Borough firefighter battles Montana wildfires

Trees and grasslands in Ennis, Mont. are charred after the Wigwam Fire went through the area. Naugatuck Firefighter Deven Yudelson was part of a crew sent to help fight wildfires in the state in August. –CONTRIBUTED

NAUGATUCK — The desire to fight fires can take people a long way. For one borough firefighter, it took him halfway across the country.

Naugatuck Firefighter Deven Yudelson, 27, of Burlington, returned this month after 18 days helping to battle wildfires in Montana.

Yudelson, who has been with the Naugatuck Fire Department for two years, took the Department of Energy and Environmental Protection’s wildlands fire course earlier this year. On Aug. 12, Yudelson received a call from the DEEP saying he had been chosen to be on a crew to fight wildfires and be prepared to leave at any moment. He shipped out two days later.

Yudelson said the first challenge was finding people to cover his shifts while he was gone.

“It’s tough to say, ‘I’m leaving at some point for 18 days.’ At that point they didn’t tell us you are leaving in two days. They just said be prepared to go,” Yudelson said. “I had to get guys to cover my shifts for 18 days and make sure everything was going to be squared away when I left.”

Yudelson said his fellow borough firefighters were happy to help him out since he was headed to fight wildfires.

“They think it’s awesome, so they bailed me out,” Yudelson said.

Yudelson and his crew were sent to Ennis, Mont. Ennis was surrounded by the Wigwam Fire and the Monument Fire, which burned a combined 10,000 acres, according to The National Wildfire Coordinating Group.

Yudelson said his crew did “mop up duty” on the Wigwam Fire.

“The fire had burned up this beautiful mountainside and hit a big meadow. The meadow was spotted with grasses and trees that weren’t burned. So every day, as the weather got hotter and dryer and the humidity starts dropping, trees would start torching because the stuff smoldering underground would catch the drying fuels on fire,” Yudelson said. “Our job was to go around and make sure all those spots were out and that wasn’t going to happen.”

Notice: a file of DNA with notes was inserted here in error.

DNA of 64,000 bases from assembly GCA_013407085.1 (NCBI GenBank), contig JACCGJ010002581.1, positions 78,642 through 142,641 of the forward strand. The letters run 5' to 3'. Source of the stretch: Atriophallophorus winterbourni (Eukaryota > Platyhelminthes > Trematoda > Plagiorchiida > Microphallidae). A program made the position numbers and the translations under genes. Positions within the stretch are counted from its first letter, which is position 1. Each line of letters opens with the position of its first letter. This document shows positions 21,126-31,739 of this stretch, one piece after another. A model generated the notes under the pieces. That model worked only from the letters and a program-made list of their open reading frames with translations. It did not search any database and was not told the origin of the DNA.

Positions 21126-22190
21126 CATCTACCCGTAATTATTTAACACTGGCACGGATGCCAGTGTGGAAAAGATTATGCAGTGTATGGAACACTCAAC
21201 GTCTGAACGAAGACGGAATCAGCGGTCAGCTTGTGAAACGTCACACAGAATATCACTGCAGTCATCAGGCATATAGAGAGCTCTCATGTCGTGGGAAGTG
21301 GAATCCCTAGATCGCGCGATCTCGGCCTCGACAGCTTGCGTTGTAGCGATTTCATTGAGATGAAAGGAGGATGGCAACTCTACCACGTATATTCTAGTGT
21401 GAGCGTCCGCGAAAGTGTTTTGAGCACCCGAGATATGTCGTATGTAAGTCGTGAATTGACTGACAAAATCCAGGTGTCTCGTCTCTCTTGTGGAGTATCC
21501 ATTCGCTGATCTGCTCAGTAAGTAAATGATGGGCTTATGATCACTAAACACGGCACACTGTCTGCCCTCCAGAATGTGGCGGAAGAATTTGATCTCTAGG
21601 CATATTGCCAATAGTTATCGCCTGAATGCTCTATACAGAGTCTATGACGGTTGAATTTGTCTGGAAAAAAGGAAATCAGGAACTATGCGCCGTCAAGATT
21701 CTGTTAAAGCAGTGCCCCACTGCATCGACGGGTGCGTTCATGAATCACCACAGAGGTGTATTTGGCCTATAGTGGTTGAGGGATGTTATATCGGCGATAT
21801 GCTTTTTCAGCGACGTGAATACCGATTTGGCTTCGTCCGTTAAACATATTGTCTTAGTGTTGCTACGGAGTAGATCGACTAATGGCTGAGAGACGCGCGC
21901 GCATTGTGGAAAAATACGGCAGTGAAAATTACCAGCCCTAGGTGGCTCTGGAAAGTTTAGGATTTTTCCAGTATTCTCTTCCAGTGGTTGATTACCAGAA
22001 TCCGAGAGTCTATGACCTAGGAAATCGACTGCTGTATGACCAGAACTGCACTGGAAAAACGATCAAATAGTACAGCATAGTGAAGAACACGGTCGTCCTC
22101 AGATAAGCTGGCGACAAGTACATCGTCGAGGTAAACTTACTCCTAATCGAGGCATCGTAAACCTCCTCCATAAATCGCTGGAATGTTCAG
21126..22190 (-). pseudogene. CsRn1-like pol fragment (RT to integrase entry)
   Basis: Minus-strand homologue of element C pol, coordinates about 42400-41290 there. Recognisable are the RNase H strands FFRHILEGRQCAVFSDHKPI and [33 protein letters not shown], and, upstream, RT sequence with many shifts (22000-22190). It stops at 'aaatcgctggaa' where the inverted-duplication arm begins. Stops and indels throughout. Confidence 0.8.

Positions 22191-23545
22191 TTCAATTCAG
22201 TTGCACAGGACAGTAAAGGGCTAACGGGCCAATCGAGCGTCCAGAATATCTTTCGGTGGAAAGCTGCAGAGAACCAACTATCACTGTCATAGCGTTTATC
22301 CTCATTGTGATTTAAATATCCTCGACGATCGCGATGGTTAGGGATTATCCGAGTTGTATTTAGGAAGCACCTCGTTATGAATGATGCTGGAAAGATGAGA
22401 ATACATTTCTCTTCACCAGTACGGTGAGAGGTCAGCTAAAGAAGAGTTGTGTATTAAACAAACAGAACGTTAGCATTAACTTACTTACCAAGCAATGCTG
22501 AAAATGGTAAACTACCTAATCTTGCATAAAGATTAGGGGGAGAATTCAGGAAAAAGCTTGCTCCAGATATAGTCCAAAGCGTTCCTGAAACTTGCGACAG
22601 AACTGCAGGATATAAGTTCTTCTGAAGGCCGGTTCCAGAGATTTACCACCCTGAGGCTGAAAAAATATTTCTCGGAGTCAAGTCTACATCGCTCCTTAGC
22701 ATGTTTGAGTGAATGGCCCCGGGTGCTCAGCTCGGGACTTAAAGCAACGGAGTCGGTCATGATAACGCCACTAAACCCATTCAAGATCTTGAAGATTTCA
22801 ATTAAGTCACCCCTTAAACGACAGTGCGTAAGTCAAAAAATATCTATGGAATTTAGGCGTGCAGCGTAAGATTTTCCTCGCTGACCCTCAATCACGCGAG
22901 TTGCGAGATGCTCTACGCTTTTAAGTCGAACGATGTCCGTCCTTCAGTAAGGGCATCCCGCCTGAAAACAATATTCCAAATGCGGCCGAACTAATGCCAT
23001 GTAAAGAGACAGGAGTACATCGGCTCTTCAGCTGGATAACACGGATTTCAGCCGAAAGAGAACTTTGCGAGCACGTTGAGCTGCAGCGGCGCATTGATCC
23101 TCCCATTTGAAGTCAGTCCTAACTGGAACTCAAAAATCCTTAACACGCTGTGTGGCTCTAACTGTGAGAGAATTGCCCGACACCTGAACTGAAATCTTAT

Yudelson said the crew used the backs of their hands to see if any areas were still hot and smoldering. When any of the firefighters found a hot spot, they had to put it out without water, since water was in very short supply, he said.

“Basically you put gloves on, rub the stuff together and destroy all the ashes the best you can. Or, in a lot of cases, we would hike around and find mud, fill either our helmets or hands with mud, bring it back and rub the wet mud into the ashes,” Yudelson said.

In cases where the hot spots were too large, the crew called in helicopters to drop bucket loads of water on the area, Yudelson said.

Despite the hard work, Yudelson enjoyed his commute to and from the crew’s camp.

“Every morning going up the mountain pass we were driving through these beautiful rolling hills of Montana. It’s all grasslands. There were these massive herds of pronghorn,” Yudelson said. “There were herds of hundreds of them running around the fields. When you get to go to work in that type of landscape every day, it is pretty awesome.”


A helicopter dumps water on the Wigwam Fire in Ennis, Mont. Naugatuck Firefighter Deven Yudelson was part of a crew sent to help fight wildfires in the state in August. –CONTRIBUTED

After nearly a week at the Wigwam Fire, the crew headed to Libby, Mont. to help fight the Golden Hill Fire, Yudelson said. The crew did similar “mop up” work, but also had to create fuel breaks to help protect nearby residential properties.

Creating a fuel break requires removing all the underbrush from the forest and leaving only the trees, then setting an intentional fire to destroy all potential fuel for the fire in the area, Yudelson explained.

“We burn up the hill away from the homes and create a black area which would make that area safe and protect those houses,” Yudelson said.

An average day fighting wildfires is very different from a day on the job in Naugatuck.

“We were working 16 hours a day every day,” Yudelson said. “Instead of getting off a firetruck and running up to a house, you are getting off a school bus with all your stuff on you back and hiking 3 miles to start your work day for the next 14 hours before having to hike 3 miles back out.”

“We have brush fires here in Connecticut. It is not completely uncommon. But out there it is a completely different animal,” Yudelson added. “They are absolutely massive. You are dealing with something a lot of times you can’t even see. You just know it is off in the distance somewhere and you are just fighting to stop it.”

Despite the long days and hard work, Yudelson is ready to do it all over again.

“I can’t wait to go again. I was hoping this year they would call us again, but it looks like it will be next year,” Yudelson said.